"Credit card usage is not common throughout the Middle East. It has therefore created a prepaid card that can be purchased in brick and mortar stores for cash and then can be redeemed online. "
And numbers suggest that the potential is huge. Even though mobile transactions form such a small piece of the pie, these transactions reportedly account for 50% of Souq.com's sales. It's possible that this ratio is partly skewed by the 80:20 rule, where the biggest spenders who contribute bulk of the sales are likely more tech savvy buyers who use mobile devices. However, there's no doubt that the digital payments infrastructure is under-developed, and offers huge room for improvement. And to leverage that opportunity, Souq.com also:
"owns its own payment gateway called Payfort, which has been a way to get merchants selling online not just on Souq but elsewhere too. In future, the company plans to take Payfort into offline payments, potentially with point-of-sale services."
We know how Paypal (NSDQ:PYPL) gained from its integration on eBay (NSDQ:EBAY), but this could be much bigger. Offering point-of-sale services in this evidently under-penetrated market, could potentially make Payfort a big beneficiary of the inevitable growth of the digital economy in these regions. Last but not the least, there's a synergy here, with Amazon also looking to make inroads in the online payments space.
An Evolved Logistics Advantage In A Tough Landscape
Apart from payments, the other area where Souq.com has laid out much needed infrastructure is logistics. Quoting from the same report:
"Another huge challenge is the lack of a dependable logistics infrastructure or mail service, or in some locations, the lack of any address system. Souq.com has tackled this challenge by developing its own local delivery system, investing in logistics companies, and coordinating with local couriers."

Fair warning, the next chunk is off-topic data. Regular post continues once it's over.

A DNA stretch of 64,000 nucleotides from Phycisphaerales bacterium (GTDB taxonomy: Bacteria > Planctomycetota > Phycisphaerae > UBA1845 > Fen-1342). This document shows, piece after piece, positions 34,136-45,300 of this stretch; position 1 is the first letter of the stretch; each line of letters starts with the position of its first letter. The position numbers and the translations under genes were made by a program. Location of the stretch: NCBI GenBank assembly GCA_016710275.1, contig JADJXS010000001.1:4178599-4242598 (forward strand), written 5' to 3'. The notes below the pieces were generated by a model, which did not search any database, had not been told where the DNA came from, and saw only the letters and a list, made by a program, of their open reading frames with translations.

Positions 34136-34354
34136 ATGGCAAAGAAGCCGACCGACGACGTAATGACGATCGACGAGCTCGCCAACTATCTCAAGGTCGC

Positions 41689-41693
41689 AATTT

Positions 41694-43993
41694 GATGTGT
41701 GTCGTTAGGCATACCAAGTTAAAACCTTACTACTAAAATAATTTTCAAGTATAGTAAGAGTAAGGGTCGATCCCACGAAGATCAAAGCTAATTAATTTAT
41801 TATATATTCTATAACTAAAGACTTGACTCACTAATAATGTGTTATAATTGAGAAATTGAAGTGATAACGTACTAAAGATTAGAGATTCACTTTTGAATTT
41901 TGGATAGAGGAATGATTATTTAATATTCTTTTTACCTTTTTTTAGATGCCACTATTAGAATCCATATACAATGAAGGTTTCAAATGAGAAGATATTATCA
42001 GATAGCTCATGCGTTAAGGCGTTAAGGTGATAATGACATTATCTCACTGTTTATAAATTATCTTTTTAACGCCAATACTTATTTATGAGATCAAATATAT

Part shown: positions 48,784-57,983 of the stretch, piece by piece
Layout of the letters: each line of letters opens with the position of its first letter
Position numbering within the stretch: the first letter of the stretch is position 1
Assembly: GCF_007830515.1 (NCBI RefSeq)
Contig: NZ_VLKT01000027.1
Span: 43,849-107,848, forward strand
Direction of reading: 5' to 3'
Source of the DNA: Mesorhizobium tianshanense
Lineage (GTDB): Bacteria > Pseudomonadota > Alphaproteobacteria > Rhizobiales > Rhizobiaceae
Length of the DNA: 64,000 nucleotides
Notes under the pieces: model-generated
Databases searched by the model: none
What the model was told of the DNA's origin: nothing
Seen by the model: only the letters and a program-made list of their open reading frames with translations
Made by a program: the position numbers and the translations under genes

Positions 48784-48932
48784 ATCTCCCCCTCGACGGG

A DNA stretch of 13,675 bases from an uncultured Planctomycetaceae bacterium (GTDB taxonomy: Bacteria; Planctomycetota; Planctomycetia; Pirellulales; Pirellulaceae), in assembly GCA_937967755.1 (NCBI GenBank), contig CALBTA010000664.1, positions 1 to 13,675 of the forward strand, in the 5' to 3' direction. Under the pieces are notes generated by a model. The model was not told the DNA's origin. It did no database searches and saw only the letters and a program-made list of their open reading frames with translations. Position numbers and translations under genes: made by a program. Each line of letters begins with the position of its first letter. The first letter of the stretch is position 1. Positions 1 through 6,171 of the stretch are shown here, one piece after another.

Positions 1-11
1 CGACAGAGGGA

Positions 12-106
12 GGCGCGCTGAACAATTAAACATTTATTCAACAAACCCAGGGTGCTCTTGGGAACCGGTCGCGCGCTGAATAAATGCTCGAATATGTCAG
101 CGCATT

Souq.com has essentially built out key systems that would otherwise consume a fair amount of time, effort and money for new entrants like Amazon.com. By acquiring the platform, Amazon will inherit all of this and more.
Coming To The Numbers
There aren't any official numbers on Souq.com's revenue. However, estimates suggest that the platform raked in $136 million in 2014, and $270 million in 2015, with sales expected to grow by 90% this year. Whether these are GMV (Gross Merchandise Value) numbers or actual revenue (excluding payouts to third party sellers) isn't clear. Either way, Souq.com has made reasonable progress given that it started out in the retail space in 2011, just about 5 years ago. And given that Amazon knows more than just a thing or two about payments, logistics and e-commerce, the combined entity (if the deal goes through) would be well positioned to leverage the synergies.
With Souq.com sales expected to double this year, and considering the exponential growth projected in this market, Amazon's bid, which translates to less that 2X sales, doesn't look very expensive. Do note that talks are still on, and the deal could potentially still fall through. However, it's quite clear that if the deal does go through, it could be a great catalyst for Amazon.com in the Middle East. Evaluating tech stocks? Check out Amigobulls' top technology stock picks, which have beaten the NASDAQ by over 110%.